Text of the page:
Author: ChiroPlanet.com
Source: Acatoday.com; May 20, 2019.
Copyright: ProfessionalPlanets.com LLC 2019


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Fit At 50 Means Less Chronic Disease

In a finding that should come as a surprise to no one, a new U.S. study concluded that physically fit 50 year olds suffered less from chronic conditions like heart disease, diabetes, Alzheimer's disease and colon cancer, as they aged. The study of over 18,600 men and women, linked treadmill tests, done at the age of 50 and meant to establish cardiovascular health, to an additional 26 years of Medicare claims. Men in the lowest fifth of fitness scores in the initial evaluation experienced a rate of chronic disease of 28 percent per year. In contrast, the the rate of the top fifth was 16 percent per year. In women, the rates were 20 percent and 11 percent. Currently, national guidelines recommend 150 minutes of moderate-intensity exercise or 75 minutes of high-intensity exercise per week. While the findings do not prove that exercise cuts the risk of chronic disease, it does appear that it makes a difference as we age. However, researchers added that the study did not take into account genetic and environmental factors which may affect the chronic disease rates.

Author: ChiroPlanet.com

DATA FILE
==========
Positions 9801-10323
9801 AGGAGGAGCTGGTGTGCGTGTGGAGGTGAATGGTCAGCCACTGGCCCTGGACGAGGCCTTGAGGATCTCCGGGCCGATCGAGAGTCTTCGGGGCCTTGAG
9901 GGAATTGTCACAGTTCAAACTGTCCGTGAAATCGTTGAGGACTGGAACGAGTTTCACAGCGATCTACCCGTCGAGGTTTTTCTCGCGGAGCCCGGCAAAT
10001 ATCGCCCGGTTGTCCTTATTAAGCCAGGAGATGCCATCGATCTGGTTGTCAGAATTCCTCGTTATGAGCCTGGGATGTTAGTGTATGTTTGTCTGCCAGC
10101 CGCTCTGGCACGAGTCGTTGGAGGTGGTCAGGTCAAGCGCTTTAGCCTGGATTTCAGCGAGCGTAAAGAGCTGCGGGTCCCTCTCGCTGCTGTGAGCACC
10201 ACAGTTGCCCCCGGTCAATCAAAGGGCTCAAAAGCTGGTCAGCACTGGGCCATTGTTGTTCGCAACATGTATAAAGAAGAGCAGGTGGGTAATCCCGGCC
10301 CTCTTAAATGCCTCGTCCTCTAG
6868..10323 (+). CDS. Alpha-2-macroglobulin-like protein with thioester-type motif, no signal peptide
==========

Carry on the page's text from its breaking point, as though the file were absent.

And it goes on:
Source: Archives of Internal Medicine, online August 27, 2012.
Copyright: ProfessionalPlanets.com LLC 2012


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Active Kids Think Better

According to researchers, children who participate in moderate to vigorous physical activity not only benefit physically, they also improve their cognitive performance and brain function. Results from a new study involving 221 children aged 7 to 9 show regular participation in moderate to vigorous physical activity increases their ability to block out distractions, increase focus and improve their multi-tasking skills. U.S. and European exercise guidelines for children and teens currently call for a minimum of 60 minutes of moderate to vigorous physical activity per day. If you're a parent with a child or teen, encourage and assist them in becoming and staying physically active. Enroll them in after school programs that involve physical activity. Get them into a sports league. Join the YMCA. Take them to the park. Play in the back yard. Be safe but definitely be active!

Author: ChiroPlanet.com
Source: Pediatrics, online September 29, 2014.
Copyright: ProfessionalPlanets.com LLC 2014